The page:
I always seem to find myself somewhat apologetic when considering a purchase of shares like Phillip Morris (PM). I learned to segregate business from personal considerations a long time ago, but I still have occasional qualms. But it is the continued ability of people to disregard that which is harmful that allows companies like Phillip Morris and Lorillard (LO), which I also currently own, to be the cockroaches of the market. They will survive any kind of calamity. It’s recent under-performance makes it an attractive addition to a portfolio, particularly if the market loses some ground, thereby encouraging all of those nervous smokers to sadly rekindle their habits.
The last time I purchased Walgreens (WAG) was one of the very few times in the past year or two that I didn’t immediately sell a call to cover the shares. Then, as now, shares took, what I believed to be an unwarranted large drop following the release of earnings, which I believed offered an opportunity to capture both capital gains and option premiums during a short course of share ownership. It looks as if that kind of opportunity has replicated itself after the most recent earnings release.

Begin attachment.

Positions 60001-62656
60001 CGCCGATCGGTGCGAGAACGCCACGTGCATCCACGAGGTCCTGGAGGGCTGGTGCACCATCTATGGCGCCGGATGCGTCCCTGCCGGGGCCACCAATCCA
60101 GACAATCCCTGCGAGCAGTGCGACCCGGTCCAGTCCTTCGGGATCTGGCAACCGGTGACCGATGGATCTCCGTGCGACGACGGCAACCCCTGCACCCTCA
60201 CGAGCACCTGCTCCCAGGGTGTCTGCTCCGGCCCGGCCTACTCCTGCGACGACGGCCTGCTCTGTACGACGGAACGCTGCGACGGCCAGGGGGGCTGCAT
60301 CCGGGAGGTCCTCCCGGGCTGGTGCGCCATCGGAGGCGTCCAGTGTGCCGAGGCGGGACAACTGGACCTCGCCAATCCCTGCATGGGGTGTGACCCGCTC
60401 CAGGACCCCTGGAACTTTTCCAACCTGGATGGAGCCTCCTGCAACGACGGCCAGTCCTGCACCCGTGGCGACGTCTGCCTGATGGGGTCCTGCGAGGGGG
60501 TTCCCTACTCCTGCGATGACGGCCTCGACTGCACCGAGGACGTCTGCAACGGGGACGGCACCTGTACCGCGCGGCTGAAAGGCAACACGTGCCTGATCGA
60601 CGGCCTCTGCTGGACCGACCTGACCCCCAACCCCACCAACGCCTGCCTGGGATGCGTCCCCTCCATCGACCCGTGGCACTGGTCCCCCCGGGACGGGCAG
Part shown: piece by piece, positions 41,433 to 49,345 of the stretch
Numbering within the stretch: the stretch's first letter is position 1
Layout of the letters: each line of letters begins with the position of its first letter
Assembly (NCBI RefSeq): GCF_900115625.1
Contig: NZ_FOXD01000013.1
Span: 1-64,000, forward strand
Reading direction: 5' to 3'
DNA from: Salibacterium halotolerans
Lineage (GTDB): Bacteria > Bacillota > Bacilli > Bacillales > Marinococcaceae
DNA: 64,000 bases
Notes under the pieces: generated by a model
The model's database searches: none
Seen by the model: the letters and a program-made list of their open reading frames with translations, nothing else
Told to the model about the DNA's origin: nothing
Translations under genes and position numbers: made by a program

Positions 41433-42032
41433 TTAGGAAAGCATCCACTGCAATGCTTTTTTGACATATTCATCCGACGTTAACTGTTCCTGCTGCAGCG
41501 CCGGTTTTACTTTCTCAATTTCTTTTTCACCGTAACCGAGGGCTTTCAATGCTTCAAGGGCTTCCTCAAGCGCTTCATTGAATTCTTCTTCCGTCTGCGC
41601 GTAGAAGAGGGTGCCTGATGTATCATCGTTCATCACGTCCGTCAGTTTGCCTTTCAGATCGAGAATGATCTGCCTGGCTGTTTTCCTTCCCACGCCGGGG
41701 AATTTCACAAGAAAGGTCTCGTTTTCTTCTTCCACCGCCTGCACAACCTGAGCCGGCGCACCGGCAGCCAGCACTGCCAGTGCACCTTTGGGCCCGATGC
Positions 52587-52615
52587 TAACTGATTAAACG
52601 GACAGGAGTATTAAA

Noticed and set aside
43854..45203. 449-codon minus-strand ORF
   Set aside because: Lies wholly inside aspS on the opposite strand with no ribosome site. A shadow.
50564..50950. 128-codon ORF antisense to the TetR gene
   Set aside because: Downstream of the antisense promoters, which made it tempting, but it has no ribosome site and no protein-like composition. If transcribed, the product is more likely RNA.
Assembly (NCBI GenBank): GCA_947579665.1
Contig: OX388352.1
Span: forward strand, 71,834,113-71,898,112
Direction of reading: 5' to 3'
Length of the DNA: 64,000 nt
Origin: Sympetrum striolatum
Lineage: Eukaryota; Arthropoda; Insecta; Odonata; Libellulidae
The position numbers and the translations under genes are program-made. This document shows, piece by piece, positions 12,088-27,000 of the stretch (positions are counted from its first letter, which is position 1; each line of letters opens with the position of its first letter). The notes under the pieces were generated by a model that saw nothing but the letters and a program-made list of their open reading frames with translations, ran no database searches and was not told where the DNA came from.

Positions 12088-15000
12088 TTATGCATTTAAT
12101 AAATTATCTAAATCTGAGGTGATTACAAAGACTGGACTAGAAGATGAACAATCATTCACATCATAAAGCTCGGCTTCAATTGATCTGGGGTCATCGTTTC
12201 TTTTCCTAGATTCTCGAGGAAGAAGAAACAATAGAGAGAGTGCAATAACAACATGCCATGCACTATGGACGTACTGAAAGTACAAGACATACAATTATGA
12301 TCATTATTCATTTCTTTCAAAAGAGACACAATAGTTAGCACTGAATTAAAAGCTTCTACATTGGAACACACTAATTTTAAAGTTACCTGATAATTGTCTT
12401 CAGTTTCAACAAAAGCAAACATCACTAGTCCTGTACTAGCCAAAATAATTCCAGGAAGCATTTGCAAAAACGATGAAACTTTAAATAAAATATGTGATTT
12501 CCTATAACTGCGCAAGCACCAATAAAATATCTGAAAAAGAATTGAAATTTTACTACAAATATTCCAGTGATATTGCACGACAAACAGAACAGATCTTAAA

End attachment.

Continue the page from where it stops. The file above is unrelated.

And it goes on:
Among the sectors that took a little bit of a beating last week were the financials. The opportunity that I had been looking for to re-purchase shares of JP Morgan Chase (JPM) disappeared quickly and did so before I was ready to commit additional cash reserves stored up just for the occasion. While shares have recovered they are still below their recent highs. If JP Morgan was not going ex-dividend this trade shortened week, I don’t believe that I would be considering purchasing shares. However, it may offer an excellent opportunity to take advantage of some option pricing discrepancies.
I rarely use anecdotal experience as a reason to consider purchasing shares, but an upcoming ex-dividend date on Darden Restaurants (DRI) has me taking another look. I was recently in a “Seasons 52” restaurant, which was packed on a Saturday evening. I was surprised when I learned that it was owned by Darden. It was no Red Lobster. It was subsequently packed again on a Sunday evening. WHile clearly a small portion of Darden’s chains the volume of cars in their parking lots near my home is always impressive. While my channel check isn’t terribly scientific it’s recent share drop following earnings gives me reason to believe that much of the excess has already been removed from shares and that the downside risk is minimized enough for an entry at this level.